Presidential spokesman Salvador Panelo made the statement after Foreign Affairs Secretary Teodoro Locsin Jr. said there is no need to review the 1951 Mutual Defense Treaty (MDT) between the Philippines and the United States.
AP Photo/Bullit Marquez
Palace: No need to review mutual defense treaty
Christina Mendez (The Philippine Star) - March 2, 2019 - 12:00am

MANILA, Philippines — Malacañang is pleased over the assurance given by US Secretary of State Mike Pompeo that Washington is prepared to help defend the Philippines in case of an attack.

Presidential spokesman Salvador Panelo made the statement after Foreign Affairs Secretary Teodoro Locsin Jr. said there is no need to review the 1951 Mutual Defense Treaty (MDT) between the Philippines and the United States.

“We will have to evaluate. But we are pleased to note that the US has made a policy statement with respect to attacks on a Philippine vessel to be deemed as an attack against the US,” Panelo said.

Panelo told a press briefing that the Philippines can bank on Pompeo’s assurance under the MDT. 

“(Pompeo) said also that any attack against any vessel of the Philippines will trigger the application of the Mutual Defense Treaty – which means they will support the Philippines,” he said.

Panelo said the Philippine government holds on to the US policy statement, both countries being longtime defense allies. 

“Oh, by just saying that ‘We have your back,’ that means ‘we are behind you, we will support you’,” he said.

The visiting US official and President Duterte held a meeting late Thursday that lasted around 45 minutes.

During the meeting, Panelo said the President highlighted prospects of stronger and more meaningful ties with the US, particularly on defense and security, peace and order, regional stability.

It was also an assertion on the need to respect the rule of law in the conduct of activities in the South China Sea to prevent escalation of tensions among countries involved.

“(Duterte) thereafter discussed ways to further strengthen cooperation between the two countries in countering terrorism and violent extremism,” Panelo said.

Duterte also extended his gratitude to the US for the return of Balangiga bells before he reaffirmed the strength of Philippines-US alliance.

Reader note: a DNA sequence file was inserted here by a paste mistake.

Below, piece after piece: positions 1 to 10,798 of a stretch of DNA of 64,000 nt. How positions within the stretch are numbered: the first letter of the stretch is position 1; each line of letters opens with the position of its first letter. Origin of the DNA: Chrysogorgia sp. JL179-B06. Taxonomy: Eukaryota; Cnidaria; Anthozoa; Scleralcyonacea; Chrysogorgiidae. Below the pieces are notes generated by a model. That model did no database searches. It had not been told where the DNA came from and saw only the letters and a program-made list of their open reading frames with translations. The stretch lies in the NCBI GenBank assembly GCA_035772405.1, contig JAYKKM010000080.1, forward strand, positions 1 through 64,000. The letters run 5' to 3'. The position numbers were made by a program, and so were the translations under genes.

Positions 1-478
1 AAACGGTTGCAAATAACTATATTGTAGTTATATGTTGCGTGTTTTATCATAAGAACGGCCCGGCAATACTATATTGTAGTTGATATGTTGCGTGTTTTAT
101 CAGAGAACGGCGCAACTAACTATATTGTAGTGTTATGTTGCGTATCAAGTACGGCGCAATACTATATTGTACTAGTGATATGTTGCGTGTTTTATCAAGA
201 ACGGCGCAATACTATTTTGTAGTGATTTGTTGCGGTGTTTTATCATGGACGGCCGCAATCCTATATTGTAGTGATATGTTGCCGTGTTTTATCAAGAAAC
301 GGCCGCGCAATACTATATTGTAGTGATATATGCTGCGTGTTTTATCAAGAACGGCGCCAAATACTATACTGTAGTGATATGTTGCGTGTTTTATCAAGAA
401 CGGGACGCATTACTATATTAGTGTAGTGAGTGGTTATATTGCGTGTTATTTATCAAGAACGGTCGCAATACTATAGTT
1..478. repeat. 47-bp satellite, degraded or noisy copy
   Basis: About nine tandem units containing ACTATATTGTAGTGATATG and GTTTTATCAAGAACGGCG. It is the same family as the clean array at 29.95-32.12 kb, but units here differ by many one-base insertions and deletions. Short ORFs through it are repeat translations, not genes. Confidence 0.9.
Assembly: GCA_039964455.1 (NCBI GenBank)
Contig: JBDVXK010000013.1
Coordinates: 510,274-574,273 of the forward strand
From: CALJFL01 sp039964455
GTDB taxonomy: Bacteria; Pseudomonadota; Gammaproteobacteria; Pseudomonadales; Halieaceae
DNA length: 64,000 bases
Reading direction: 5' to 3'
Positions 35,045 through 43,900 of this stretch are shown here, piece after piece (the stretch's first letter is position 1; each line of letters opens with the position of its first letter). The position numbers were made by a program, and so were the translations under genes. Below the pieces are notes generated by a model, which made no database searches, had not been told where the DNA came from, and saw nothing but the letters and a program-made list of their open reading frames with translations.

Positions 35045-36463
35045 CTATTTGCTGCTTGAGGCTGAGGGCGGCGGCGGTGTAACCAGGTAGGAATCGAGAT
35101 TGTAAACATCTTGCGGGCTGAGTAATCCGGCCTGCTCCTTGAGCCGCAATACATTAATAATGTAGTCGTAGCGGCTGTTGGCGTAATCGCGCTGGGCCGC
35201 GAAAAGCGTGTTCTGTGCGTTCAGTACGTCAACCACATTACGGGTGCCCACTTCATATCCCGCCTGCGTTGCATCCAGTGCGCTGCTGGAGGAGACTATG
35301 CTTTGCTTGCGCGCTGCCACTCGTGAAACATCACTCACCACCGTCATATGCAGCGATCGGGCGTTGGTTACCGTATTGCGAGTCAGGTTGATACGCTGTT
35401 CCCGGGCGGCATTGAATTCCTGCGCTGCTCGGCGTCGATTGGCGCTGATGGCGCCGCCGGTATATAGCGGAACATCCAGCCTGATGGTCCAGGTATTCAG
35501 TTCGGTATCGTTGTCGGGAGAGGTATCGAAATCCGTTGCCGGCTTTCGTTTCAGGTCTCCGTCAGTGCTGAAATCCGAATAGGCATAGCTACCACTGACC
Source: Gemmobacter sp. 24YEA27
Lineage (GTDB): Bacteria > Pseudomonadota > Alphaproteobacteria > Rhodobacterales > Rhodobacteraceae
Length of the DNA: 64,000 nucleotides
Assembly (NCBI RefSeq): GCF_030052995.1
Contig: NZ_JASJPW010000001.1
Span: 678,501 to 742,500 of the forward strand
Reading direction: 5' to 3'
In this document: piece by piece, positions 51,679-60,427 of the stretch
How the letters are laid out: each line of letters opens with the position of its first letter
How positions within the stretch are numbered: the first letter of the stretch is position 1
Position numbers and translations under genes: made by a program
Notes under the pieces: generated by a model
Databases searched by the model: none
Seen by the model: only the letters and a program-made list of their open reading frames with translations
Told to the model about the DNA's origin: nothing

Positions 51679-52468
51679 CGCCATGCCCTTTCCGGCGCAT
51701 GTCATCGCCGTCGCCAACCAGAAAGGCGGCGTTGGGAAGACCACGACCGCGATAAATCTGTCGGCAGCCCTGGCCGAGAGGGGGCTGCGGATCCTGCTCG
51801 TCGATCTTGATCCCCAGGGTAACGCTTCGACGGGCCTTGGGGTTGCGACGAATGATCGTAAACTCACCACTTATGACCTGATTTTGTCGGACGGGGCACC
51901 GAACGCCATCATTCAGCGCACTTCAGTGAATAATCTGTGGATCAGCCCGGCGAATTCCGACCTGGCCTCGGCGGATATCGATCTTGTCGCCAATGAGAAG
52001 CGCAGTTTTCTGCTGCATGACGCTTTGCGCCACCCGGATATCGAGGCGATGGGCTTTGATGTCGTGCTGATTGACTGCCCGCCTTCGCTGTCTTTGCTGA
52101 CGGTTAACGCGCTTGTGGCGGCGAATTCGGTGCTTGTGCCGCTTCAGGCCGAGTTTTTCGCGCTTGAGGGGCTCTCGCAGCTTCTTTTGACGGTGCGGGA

In response, Panelo reported Pompeo expressed confidence in the strength of the Philippines-US alliance.?“He also reaffirmed their country’s commitment to strengthen cooperation and deepen engagement with the Philippines on matters of mutual interest and common concern at the regional and global arena, including the rule of law and need for a rules-based regime in the West Philippine Sea,” Panelo added.

Panelo said the US Secretary of State also assured the Philippines of Washington’s support.

Executive Secretary Salvador Medialdea, Defense Secretary Delfin Lorenzana, Philippine Ambassador to the US Jose Manuel Romualdez and Locsin were present at the meeting last Thursday.

Revisiting the MDT

Lorenzana, however, still pushed for the review of the MDT.

He also described the position taken by Locsin who said there’s no need to revisit the MDT, as the secretary’s own point of view as a diplomat.

“That is a revelation. I still want a review,” Lorenzana said.

The defence chief said the review is needed in order for the agreement to be attuned with the times, especially with the current security development in the region.

He pointed out that even the late strongman Ferdinand Marcos brought up the idea of reviewing the treaty because of its ambiguities.

Had these ambiguities been resolved during the Marcos regime,  Lorenzana said the current regional security development, particularly in the South China Sea, would not have happened at all.

China apparently knows fully well that the Philippines could not invoke the MDT, according to Lorenzana.

“They (China) did so without directly attacking the Philippines’ troops or ships deployed in the area,” he said.

This is precisely the reason why the treaty must be reviewed to iron things out, and for the agreement to be beneficial to both parties.

“For now, we are reviewing the treaty on our own,” Lorenzana said.

He said he intends to bring up the issue with US Deputy Assistant Secretary of Defense Joseph Filter in his visit to the country this month.

Filter, who was formerly assigned in the Philippines, will engage in exploratory talks involving the review of the MDT, Lorenzana said.

Defense spokesman Arsenio Andolong said the Department of National Defense (DND) maintains its stand that the MDT needs to be reviewed to clarify its supposedly vague provisions.

“While it may be true that ambiguity may serve as a deterrent, the fact that certain conditions that now exist in our security environment, which were not present in the ’50s, ’60s and ’70s, make a review necessary today,” Andolong said yesterday.

He said this is the reason why Lorenzana’s view to have the MDT reviewed has not changed.  

“For now, we prefer not to elaborate on the issue any further so as not to preempt the review and compromise what you call ‘vagueness’ in the MDT,” Andolong explained. – With Jaime Laude, Emmanuel Tupas

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